One of the first signs that a person may be battling fibromyalgia syndrome is that they will begin to have pain in specific areas of their body.
Known as “Pain Points,” these are areas that tend to be identified by patients and healthcare providers as being common amongst fibromyalgia sufferers, though the severity and consistency will vary depending on each individual’s pain tolerance and specific situation.
Though widespread pain is often a chief complaint for people with fibromyalgia, learning to target where these exact pain points are – and what level of pain you are experiencing – will help you to be able to communicate your symptoms and hopefully get the fibromyalgia diagnosis you’ve been searching for.
What Are Pain Points?
As defined by the American College of Rheumatology, pain points are specific areas on a person’s body that are more uncomfortable when pressed on or touched than other areas of the body.
Though the cause of the pain is still not clear, it has been found that these pain points tend to present in most people who are experiencing other fibromyalgia symptoms and that the pain – though not always the same intensity – will consistently be present when that same point is touched at different times of any given day.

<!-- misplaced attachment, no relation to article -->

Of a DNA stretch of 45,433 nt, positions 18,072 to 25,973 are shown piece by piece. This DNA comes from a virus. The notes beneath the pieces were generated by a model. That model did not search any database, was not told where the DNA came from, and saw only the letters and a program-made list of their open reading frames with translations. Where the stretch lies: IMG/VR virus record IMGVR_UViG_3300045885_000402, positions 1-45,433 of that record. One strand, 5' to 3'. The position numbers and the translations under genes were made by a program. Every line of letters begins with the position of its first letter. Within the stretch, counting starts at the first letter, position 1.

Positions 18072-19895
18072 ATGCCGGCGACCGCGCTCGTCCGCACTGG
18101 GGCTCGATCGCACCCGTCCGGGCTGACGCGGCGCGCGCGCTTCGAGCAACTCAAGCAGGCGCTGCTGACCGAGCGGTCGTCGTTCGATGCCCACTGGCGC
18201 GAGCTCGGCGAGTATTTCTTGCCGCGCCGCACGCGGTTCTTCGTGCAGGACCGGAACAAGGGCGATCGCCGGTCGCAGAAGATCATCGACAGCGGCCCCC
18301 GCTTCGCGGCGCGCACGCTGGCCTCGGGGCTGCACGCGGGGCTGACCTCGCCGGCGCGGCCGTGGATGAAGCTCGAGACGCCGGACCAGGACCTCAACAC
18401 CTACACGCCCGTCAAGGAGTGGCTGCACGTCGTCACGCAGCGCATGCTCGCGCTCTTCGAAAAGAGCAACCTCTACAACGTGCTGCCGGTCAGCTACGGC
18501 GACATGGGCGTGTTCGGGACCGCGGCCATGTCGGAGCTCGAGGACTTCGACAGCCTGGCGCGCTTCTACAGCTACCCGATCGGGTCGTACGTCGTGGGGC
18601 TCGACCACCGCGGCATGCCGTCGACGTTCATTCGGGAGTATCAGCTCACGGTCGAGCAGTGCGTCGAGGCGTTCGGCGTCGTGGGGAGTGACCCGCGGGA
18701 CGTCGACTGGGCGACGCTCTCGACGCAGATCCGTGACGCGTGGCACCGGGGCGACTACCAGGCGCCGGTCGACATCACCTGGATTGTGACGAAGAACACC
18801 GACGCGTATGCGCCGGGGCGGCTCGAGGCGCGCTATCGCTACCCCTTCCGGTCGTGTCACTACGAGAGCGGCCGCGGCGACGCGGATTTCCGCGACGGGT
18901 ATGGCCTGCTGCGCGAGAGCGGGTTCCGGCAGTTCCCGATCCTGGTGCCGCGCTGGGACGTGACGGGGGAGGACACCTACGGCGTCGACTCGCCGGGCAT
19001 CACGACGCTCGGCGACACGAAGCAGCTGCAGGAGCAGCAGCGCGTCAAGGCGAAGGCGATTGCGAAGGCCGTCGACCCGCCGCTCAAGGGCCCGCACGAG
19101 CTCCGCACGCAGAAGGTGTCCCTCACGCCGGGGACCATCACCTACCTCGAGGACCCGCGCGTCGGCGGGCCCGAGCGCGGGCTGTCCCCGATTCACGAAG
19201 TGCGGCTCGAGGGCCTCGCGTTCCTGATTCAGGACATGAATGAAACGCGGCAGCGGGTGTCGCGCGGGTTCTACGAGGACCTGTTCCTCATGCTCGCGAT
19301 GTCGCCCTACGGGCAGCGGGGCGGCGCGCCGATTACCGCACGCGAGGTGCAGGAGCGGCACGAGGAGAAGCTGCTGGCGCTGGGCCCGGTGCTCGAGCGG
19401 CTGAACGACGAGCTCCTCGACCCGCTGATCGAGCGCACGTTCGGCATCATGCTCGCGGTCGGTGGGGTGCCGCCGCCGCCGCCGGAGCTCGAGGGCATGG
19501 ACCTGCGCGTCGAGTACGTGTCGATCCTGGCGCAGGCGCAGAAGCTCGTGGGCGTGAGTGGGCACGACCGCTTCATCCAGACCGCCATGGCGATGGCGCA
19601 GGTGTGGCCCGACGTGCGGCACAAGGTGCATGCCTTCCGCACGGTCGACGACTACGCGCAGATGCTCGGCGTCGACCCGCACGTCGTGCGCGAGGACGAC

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Pain Points in the Legs
Our legs are one of the most common areas where pain points tend to be found, and many patients report that the pain they feel in their upper and lower legs can be quite severe.
Though a patient may feel more severe pain in one of these spots over the others, it’s common for people with fibromyalgia to experience equal pain in both knees, or in both upper legs.
This is one way that a healthcare provider can rule out a torn muscle or stretched ligament.
When the pain is presenting on both sides of the body, it’s easier to conclude that the pain point is a result of fibromyalgia syndrome.
Pain Points in the Arms
As with our legs, a person’s arms get a fairly big workout during the day, and it’s not uncommon to have areas of soreness or pain after extensive exercise or when engaging in an activity that is strenuous in nature.
This pain is usually felt on the outside of the arms, right inside the elbow.
Oftentimes, the pain points in the arms are some of the first signs of fibromyalgia, as the pain will be sudden and severe.